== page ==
The funeral home will prepare the death certificate and file it with the appropriate local or state agency. In order to do so, a number of important documents will need to be presented to the funeral director or representative. Those items are included on the list below.
The funeral home will want to know any wishes that were expressed by your loved one for their own service so you will be asked to bring any papers related to funeral planning that were made in advance. You also have the opportunity to bring personal items which will be needed for the preparation of the body. Many funeral homes require partial or full payment in advance of their services so you should be prepared for that as well.
If your loved one has not chosen a cemetery in advance or purchased a burial plot, you have several options for the type of cemetery for burial. Here is a state by state directory of public cemeteries, private cemeteries and cemeteries that have religious affiliations. Many families select a cemetery based on geographic proximity so it is close enough to regularly visit the gravesite. You can also ask your funeral home for a recommendation. A funeral home sometimes has a working relationship with a particular cemetery, and may even be able to factor some cost considerations into your selection. Your religious institution might have a cemetery that is adjacent or nearby its property. There are also green cemeteries for those who have environmental concerns. Military families who are working with the Department of Veterans Affairs on a military burial can use the cemetery locator on the VA website.
The cost of a burial plot is dependent on the size and purpose. Plots are sold to individuals, to couples and to families, with escalating cost. Burial of a casket will be more expensive than a cremation urn. A private cemetery is generally more expensive than a public one. Other cost factors include any requirement for a vault to protect the casket, the cost of a grave marker, the fees for internment, for landscaping and any burial permits that might be required.
Like any real estate purchase, it is important to fully understand who you are doing business with, the costs and the long-term relationship. An attorney is sometimes involved in pre-planned purchases to manage the contract and the pricing. If arrangements need to be made in a short space of time, after someone has died, it is important to check the reputation of the cemetery and understand any paperwork you are asked to sign. Here is a checklist of some factors to consider when you are making this purchase.
It is sometimes desired to reflect the adventurous spirit or passion of an individual in the way that they are memorialized. Cremated remains can be scattered in locations that were meaningful to someone’s life. A celebration can be held in a public space or on a body of water, with proper consideration to any legal requirements.
A burial at sea must meet requirements set out by the Environmental Protection Agency. A casket can be disposed of at sea, at a distance of 3 nautical miles from shore and a depth of 600 feet, provided that the casket will sink to the ocean floor. Cremated remains can be scattered at any depth as long as it is 3 nautical miles from shore.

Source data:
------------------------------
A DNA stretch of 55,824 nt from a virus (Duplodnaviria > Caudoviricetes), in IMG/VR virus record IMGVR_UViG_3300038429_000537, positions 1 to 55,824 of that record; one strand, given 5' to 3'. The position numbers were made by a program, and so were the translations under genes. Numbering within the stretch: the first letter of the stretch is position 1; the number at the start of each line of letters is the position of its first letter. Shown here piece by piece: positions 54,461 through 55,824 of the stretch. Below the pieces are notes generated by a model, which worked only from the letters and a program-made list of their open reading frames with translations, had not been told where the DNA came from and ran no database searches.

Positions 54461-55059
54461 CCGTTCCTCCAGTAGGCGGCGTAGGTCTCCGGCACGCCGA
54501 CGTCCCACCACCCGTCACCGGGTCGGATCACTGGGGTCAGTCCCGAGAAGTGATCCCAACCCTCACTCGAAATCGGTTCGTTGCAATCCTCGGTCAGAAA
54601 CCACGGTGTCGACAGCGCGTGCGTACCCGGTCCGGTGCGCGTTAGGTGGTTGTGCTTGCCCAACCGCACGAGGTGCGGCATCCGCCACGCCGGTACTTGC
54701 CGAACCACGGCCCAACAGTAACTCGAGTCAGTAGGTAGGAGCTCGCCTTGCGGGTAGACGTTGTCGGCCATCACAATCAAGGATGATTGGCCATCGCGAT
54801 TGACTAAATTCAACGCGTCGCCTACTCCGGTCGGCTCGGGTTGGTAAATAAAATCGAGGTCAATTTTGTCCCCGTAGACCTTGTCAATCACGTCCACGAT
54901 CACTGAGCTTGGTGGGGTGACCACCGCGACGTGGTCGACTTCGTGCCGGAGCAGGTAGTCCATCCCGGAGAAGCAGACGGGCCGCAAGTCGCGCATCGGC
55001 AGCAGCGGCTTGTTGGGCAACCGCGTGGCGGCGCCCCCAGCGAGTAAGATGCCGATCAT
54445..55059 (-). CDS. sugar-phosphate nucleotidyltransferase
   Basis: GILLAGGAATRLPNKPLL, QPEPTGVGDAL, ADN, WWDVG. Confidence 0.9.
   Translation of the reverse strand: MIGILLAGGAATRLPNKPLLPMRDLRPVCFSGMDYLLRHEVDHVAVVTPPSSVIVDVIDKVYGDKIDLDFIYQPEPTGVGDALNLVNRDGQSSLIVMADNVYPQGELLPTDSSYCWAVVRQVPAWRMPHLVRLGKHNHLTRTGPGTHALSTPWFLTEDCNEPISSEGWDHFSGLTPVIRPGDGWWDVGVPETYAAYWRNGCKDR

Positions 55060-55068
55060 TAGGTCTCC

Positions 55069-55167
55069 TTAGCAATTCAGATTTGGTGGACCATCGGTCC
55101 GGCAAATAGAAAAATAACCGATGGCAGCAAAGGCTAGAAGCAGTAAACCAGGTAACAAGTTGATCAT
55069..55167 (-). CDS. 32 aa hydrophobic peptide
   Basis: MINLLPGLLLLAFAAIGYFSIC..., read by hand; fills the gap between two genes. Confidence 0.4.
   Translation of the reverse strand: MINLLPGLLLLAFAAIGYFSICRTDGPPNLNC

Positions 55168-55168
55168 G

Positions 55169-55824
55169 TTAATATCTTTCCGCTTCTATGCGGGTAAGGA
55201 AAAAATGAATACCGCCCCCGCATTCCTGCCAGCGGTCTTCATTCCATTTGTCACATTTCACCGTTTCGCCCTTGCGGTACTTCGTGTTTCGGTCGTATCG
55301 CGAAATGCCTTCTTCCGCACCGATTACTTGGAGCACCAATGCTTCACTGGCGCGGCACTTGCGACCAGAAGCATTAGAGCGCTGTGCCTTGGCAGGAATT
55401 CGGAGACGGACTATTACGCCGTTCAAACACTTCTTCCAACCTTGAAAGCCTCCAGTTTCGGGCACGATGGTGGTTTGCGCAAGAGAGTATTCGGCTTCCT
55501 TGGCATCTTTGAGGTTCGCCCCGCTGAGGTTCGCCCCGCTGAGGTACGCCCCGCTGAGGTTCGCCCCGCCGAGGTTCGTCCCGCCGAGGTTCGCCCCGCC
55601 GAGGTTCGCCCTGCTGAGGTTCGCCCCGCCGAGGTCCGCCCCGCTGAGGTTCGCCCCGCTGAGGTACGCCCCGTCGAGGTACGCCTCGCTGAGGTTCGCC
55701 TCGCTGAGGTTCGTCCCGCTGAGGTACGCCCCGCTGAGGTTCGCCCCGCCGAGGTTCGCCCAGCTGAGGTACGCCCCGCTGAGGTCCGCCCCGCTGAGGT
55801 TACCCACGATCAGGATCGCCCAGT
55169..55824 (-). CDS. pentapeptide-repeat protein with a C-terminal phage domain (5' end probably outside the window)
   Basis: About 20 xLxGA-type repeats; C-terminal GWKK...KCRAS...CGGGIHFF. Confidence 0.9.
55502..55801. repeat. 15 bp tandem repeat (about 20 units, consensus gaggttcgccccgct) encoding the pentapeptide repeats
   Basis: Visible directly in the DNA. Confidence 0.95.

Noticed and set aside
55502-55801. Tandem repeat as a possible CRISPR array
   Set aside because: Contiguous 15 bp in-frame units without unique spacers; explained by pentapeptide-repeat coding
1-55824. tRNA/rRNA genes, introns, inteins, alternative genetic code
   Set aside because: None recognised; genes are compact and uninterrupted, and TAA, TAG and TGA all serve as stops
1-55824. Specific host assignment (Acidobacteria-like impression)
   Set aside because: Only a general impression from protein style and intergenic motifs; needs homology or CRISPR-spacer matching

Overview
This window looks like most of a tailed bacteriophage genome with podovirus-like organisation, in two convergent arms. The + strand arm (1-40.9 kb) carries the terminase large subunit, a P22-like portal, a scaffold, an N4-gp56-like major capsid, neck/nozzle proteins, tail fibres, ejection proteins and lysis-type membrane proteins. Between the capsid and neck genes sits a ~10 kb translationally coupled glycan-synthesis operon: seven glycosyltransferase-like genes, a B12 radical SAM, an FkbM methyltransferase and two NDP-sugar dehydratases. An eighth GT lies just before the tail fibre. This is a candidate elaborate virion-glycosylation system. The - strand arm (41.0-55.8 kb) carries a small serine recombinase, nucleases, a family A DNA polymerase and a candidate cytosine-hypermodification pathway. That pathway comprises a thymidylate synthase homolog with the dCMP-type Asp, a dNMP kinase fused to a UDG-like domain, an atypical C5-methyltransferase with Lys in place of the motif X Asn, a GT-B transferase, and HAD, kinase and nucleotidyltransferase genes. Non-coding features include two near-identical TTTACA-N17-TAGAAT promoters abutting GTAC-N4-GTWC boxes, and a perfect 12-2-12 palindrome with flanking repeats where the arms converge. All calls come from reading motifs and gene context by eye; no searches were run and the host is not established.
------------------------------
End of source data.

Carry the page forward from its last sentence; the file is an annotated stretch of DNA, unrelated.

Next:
Cremated remains can also be scattered in many public places, including most national parks, with a written request to the National Park Service. Each park has a set of rules which must be followed. Scattering cremated remains by air is a popular option, but may require consent from the Federal Aviation Administration, a state or local jurisdiction and even a local health department. There are specialized pilots and businesses who conduct these flights, searchable in your area. Families may or may not be allowed to be onboard.
Social media makes it possible to very quickly disseminate the news of a person’s passing. It also facilitates distributing information and updates about a funeral or memorial service. In some instances, memorial pages are even created where close friends can share recollections.
If he or she was still employed, then a call to the boss who can notify other employees would be needed. If there are business associates (banker, lawyer, insurance agent) who were personal acquaintances, they should be notified as well. Otherwise those notifications can wait a few days until after the funeral when you begin your important document collection (see What documents and papers ned to be collected after the funeral?). These notification calls are especially important if a group might want to offer a proclamation or certificate of appreciation to be read at a funeral or memorial service. The people who are called can be asked to share the news within their circle. Here are some important notifications to make:
In order to prevent the accumulation of further debt by an individual’s estate, it is important to notify credit card companies and cellphone carriers and any other individual debt holders. Also, mail a copy of the death certificate to all three credit bureaus to avoid any potential for fraud.
If your loved one is receiving social security benefits the Department of Social Security should be notified immediately. You can provide the social security number of your loved one to the funeral home and they can make the call for you. If you prefer to call yourself the number is 1-800-772-1213.